Why am I not surprised when I read articles like the one by Christopher Ratcliffe on the Econsultancy blog telling me that nearly three quarters of consumers are more likely to purchase a product or service if they can watch a video explaining it beforehand.
This is part of an enormous body of evidence that now exists proving video communications is a powerful tool in persuading people to buy product, not necessarily through the old 30’ spots, but using a variety of techniques from demonstration to testimonial.
Given that video is such an important communications device, it’s more interesting to drill down into the stats and find out what kind of videos capture the viewers’ attention.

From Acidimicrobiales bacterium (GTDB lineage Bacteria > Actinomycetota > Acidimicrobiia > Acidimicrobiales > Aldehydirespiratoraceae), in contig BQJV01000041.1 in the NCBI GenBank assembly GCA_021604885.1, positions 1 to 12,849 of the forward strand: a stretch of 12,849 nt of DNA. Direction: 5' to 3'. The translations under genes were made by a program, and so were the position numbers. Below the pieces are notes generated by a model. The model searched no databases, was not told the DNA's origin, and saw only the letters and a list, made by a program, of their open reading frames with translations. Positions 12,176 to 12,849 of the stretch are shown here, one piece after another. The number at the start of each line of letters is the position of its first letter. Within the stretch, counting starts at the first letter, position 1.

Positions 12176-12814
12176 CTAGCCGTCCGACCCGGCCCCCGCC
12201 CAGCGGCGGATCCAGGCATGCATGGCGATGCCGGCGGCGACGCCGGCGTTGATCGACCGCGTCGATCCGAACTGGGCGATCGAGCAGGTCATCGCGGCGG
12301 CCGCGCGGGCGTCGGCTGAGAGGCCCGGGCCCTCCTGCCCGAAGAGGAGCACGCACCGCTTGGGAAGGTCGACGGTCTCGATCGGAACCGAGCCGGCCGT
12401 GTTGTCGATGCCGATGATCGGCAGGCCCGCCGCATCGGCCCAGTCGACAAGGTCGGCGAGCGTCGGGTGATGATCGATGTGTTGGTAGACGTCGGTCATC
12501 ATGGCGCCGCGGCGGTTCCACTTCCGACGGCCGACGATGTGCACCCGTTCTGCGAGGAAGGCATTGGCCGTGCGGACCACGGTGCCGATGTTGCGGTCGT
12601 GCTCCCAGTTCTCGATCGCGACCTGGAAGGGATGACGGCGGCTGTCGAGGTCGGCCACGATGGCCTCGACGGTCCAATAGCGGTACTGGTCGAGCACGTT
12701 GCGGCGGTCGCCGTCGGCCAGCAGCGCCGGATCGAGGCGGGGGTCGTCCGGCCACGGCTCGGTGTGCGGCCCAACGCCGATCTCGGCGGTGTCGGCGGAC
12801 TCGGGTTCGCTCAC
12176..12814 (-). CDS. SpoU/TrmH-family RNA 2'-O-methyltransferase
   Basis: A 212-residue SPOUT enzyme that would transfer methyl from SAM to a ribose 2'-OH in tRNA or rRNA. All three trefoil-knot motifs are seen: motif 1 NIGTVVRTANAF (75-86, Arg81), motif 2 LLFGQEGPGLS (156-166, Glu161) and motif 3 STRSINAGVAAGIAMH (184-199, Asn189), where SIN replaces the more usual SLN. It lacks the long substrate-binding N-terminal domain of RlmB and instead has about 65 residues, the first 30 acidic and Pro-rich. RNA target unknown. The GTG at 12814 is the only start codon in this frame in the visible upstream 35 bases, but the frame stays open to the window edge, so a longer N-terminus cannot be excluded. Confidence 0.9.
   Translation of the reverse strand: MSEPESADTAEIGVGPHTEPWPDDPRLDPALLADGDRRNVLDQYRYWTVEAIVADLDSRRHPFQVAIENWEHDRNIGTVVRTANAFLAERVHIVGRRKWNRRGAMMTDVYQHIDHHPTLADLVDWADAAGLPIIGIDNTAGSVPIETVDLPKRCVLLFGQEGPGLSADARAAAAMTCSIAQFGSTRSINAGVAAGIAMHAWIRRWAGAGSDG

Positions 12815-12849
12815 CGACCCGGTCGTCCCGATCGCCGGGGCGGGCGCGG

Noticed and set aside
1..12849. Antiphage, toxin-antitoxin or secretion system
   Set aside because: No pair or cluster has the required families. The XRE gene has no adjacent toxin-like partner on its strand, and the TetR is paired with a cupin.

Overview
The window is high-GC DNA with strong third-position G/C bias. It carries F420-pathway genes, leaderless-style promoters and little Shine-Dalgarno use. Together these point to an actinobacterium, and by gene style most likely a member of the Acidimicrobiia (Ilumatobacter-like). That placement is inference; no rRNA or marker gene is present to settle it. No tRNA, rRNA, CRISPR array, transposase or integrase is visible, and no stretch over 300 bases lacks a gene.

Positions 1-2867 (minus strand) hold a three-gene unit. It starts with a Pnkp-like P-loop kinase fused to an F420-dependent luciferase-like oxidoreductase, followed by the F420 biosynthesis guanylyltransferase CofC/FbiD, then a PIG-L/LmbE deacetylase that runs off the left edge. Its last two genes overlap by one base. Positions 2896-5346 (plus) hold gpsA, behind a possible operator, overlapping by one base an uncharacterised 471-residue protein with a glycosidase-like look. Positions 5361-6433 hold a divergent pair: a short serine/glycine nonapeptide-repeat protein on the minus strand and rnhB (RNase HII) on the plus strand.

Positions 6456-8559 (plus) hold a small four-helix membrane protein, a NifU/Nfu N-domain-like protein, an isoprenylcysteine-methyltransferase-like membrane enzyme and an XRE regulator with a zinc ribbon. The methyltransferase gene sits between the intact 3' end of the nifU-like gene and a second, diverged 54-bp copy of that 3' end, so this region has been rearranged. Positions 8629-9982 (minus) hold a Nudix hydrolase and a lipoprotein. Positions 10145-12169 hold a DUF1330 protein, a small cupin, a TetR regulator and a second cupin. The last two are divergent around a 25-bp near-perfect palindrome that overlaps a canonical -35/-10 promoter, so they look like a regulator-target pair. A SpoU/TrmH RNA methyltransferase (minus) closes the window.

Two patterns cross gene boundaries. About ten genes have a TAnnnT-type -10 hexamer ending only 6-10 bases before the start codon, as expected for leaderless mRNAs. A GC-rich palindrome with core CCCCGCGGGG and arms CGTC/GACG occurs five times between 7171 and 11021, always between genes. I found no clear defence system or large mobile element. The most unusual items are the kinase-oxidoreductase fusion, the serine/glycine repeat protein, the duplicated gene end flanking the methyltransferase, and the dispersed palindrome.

I suspect that if you slap up any old video or badly filmed content with poor audio, then percentage conversion to sale will fall away rapidly.
As Ratcliffe’s article goes on to say “the best types of videos are the ones where the message is delivered clearly and succinctly, but also in a manner that’s humorous, inventive or engaging”, which means ideas about how to package the message are just as important as quality and context.
Get all three right and the rewards will start to roll in.